Differences between game based learning and educational games
I am often asked by teachers which game they should buy for their own kids or their classroom. I thought that I’d start this rebooted blog by discussing the differences between buying an educational game and creating a game based learning culture in the classroom.
Game based learning is a complex topic because every book and now every website about game based learning and gamification offer differing definitions of games and often in domains other than learning. Game scholars tend to focus on games as a phenomenon, offering theories and criticisms, whereas instructional designers tend to produce games that more resemble interactive quizzes. Something seems to get lost in translation.
Games appear to demonstrate many learning principles, though no one really agrees which are more essential than others. We know games build essential skills such as problem solving, decision making, communication, collaboration, negotiation, team work, creativity, leadership, and critical thinking. This has been covered at length in the literature for decades. If today’s commercial games didn’t still involve learning they would be un-playable and no one would buy them. Educational games are often designed by committees who hand down the requirements to instructional designers. Often they appear to forget imaginative play starts in the child’s head. It can be role-playing, creating a new game, giving toys a voice, inventing adventures or playing a word game. Through imaginative play the child begins to understand the world, investigates fact and fiction, and develops positive relationships with themselves and other people.
“people who don’t play games often don’t get games. They don’t understand the flow of games; the joy of discovery and what makes them fun; the playfulness of a well-crafted game mechanic and the learning that can come from play rather than reading stuff in a book. They don’t get the ebb and flow of risk and reward or the satisfaction of a perfectly-timed recovery or counterstrike” – acatcalledfrank.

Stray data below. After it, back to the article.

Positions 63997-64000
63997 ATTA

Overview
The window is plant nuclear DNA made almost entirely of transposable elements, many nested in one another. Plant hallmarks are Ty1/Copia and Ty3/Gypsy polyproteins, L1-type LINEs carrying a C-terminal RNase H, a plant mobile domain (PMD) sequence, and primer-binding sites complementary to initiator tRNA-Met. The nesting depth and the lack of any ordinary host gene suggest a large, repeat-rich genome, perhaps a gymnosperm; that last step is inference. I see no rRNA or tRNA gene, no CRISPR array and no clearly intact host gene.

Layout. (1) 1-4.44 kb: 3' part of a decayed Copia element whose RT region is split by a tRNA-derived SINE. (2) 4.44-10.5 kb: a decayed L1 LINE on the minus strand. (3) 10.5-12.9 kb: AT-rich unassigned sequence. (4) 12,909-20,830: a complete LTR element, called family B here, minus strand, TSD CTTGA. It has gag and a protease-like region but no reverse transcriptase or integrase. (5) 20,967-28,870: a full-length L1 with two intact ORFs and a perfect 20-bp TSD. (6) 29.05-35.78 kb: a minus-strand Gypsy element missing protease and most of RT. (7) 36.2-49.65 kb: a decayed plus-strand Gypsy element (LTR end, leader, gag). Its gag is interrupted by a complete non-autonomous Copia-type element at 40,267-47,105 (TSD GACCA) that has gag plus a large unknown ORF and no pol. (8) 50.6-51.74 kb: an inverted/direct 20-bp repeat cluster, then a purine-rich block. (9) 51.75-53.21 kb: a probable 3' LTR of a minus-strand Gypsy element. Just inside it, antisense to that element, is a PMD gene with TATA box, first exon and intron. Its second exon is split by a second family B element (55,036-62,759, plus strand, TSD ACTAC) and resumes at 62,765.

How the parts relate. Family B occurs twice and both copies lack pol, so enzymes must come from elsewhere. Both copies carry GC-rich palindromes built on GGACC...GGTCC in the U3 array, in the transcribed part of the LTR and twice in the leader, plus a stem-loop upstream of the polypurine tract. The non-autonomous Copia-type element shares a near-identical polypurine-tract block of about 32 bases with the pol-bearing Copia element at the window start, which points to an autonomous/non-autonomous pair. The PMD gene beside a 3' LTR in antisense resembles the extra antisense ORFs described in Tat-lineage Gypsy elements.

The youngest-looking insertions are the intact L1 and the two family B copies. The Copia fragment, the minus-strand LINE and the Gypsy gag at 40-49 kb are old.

Then there also ideas that become lost in time, especially those hidden in old letterpress books. For example, Hall in 1906 talked about recapitulation theory in relation to play, and said that in play, we relive our evolutionary past. For example, children enact the ‘animal stage’ of evolution by climbing and swinging. (Subsequent stages are savage, nomad, agricultural and tribal). Recapitulation theory also draws on the notion of instinct, claiming that play provide the means for children to express their instincts.
Games Based Learning is then much more than using an educational game to teach a subject.
It’s an approach to allowing the ebb and flow of play which fuels imagination. This also requires a very different approach to how classes are run and how students find wonder and excitement in the topic. Take for example, a recent UK example from Learning without Frontiers, after being involved in the project – and by that I mean having first hand experience of it – teachers found new benefits.
This isn’t new to game-based-learners, non-gamers or pre-gamers such as Parten (1930s), Piaget (1960s) and Vygotsky (1970s). For decades the most influential educational theorists have discussed different levels of social engagement in play, but not digital-play. Today, we have the networks and technology to deliver it at school, in the home and on the move. Parten for example described a number of number of social categories of play, including onlooker level, when a child observes play of others; solitary play or playing alone; parallel play, when children play along with one another but there is little interaction among the players. It’s remarkable that ‘play’ theories are often completely ignored in teacher training. While the names are familiar, most teacher I meet associate them with constructivism, but see play as something else, as their interest in play is often not covered in any depth, if at all.
What makes GBL different to educational games, is that it makes them redundant.